Thetwo partially differing opinions make the study of the artefact even more interesting. Upon reflecting on the results, I felt that it is not only the science of written letters that help to identify the writer but what is in between the words is also important; the space that the writer breathes in, the environment that it paints, and the effects that it creates are vital factors because they whisper to us the real story of the writer. In addition, considering other ancillary factors such as the artefact’s origin in 1890s; its location in New York preserved amidst the notes of Swamiji’s classes; the writer’s evident knowledge of Bengali and Sanskrit; the profound Vedic content of section one; and the other two sections out of the three proven to be written by Swamiji, led me to infer that the artefact indeed is written by him.

If we do not have so far a sample of Swamiji’s writing in combined cursive-print style, then I am happy to say that now we do have it, in section one of this artefact! What circumstances might have prompted Swamiji to write on this paper? Let’s imagine being in Swamiji’s class! The class has just ended. A few students are still around Swamiji. Perhaps they are asking about the words and meaning of the Sanskrit verses that he had recited during the class. In response, Swamiji hums and keenly scribes; he pauses in between, and then completes the writing with the meaning.

As I intently observe the paper in hand, the left side writing depicting sa, śa, andṣa, awakens the corresponding sounds! The soundśaas found in the wordśānti, might have prompted Swamiji to share a famous Bengali proverb about the three kinds of letters with the same ‘sha’ sound: ‘Je shoishe roi;je na shoi she nash hoi, meaning “Those who forbear, live; those who don’t perish.”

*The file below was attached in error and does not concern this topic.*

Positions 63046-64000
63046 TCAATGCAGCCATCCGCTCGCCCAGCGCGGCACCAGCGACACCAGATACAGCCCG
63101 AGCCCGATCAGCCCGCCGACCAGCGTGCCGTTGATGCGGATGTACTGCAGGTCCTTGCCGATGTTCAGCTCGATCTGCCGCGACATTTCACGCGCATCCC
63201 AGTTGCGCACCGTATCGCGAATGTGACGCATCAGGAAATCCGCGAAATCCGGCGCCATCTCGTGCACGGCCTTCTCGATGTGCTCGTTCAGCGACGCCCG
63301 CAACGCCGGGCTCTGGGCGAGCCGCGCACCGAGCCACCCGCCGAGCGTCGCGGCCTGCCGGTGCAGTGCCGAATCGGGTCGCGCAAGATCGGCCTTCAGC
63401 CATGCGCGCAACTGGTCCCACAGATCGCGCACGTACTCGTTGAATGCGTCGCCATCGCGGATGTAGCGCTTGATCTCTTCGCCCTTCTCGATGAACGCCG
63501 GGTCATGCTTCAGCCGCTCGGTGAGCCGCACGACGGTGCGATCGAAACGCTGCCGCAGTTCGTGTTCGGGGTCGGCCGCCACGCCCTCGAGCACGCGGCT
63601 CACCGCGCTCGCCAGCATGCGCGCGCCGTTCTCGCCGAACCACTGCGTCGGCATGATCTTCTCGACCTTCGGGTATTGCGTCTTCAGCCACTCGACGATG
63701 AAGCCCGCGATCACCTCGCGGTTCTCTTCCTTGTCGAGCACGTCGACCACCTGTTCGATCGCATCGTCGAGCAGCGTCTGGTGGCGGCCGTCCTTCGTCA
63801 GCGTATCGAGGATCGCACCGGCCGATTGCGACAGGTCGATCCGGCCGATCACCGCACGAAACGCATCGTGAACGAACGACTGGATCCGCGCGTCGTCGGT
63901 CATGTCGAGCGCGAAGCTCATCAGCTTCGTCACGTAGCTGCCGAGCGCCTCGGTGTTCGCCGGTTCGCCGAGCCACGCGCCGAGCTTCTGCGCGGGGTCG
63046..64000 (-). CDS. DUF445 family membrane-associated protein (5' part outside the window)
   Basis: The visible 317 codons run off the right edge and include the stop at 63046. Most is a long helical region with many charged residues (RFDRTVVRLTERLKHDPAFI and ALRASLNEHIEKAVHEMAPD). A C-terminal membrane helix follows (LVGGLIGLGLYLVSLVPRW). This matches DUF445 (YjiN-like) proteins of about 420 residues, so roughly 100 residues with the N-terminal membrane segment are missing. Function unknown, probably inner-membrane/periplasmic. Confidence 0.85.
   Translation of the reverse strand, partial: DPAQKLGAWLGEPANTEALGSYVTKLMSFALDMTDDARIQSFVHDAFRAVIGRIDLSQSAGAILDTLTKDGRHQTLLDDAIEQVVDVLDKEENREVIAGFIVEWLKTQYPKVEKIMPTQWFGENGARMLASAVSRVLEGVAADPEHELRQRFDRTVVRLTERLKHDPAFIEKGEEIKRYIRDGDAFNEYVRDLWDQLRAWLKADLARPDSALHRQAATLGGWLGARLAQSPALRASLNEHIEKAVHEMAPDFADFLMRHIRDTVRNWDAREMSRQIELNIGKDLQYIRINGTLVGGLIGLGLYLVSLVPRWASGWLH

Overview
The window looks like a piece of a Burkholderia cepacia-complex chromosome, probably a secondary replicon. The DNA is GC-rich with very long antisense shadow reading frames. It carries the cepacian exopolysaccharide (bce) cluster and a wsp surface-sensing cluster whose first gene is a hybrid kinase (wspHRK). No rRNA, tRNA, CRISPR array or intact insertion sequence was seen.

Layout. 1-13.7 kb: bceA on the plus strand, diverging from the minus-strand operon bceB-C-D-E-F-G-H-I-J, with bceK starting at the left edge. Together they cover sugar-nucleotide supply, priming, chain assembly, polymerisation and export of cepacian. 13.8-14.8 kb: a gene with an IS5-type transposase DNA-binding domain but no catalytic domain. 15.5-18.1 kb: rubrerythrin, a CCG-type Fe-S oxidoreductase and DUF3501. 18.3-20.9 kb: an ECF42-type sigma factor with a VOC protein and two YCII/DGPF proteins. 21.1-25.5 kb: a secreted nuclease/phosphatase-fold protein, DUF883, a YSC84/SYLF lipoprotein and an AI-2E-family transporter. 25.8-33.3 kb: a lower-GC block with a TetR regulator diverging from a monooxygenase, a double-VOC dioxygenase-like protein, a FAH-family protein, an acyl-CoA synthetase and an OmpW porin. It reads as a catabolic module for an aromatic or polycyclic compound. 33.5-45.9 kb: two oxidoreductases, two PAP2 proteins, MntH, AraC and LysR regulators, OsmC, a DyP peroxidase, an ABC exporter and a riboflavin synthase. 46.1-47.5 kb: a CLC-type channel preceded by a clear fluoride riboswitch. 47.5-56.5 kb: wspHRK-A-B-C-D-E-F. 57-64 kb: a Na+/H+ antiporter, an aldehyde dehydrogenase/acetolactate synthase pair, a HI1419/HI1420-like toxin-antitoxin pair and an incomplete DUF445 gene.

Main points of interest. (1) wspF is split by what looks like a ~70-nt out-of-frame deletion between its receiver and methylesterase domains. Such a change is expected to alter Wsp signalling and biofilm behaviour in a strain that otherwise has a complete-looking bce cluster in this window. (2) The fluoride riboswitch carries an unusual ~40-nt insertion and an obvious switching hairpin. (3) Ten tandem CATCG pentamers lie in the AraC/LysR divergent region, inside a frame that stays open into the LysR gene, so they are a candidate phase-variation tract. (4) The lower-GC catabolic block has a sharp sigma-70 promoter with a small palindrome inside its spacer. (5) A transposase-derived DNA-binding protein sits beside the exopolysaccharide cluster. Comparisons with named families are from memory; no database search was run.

’Sri Ramakrishna used to say: ‘In the Bengāli alphabet no three letters are alike in sound except the three sibilants (Sa, sha, and sa), all meaning‘forbear’, ‘forbear’, ‘forbear’. This shows that even from our childhood we are made to learn forbearance in our very alphabets. The quality of forbearance is of the highest importance to every man.’

Also written on the paper are the four ‘da’ sounds:da, dha, ḍa, andḍha. Swamiji may have demonstrated how to pronounce the dha soundin the words madhuandmadhvi in the given verses. Similarly, he must have shown the difference between na andṇa. When comparing this artefact with the original verses from the Rig Veda, one notices that the sequence of the verses is different in Swamiji’s writings. Also, a few punctuation’s, words, and stanzas are missing. It is likely that his original intention was to provide the words and the meaning of the Tri-Madhu, but that may have led him to teach the ‘awareness of the phonemes’ in these verses. Imagine, he is pronouncing and writing the words like madhumaggum, parthivaggum for his Western students.

This content is taken from the magazine Prabudha Bharat.

To Be Continued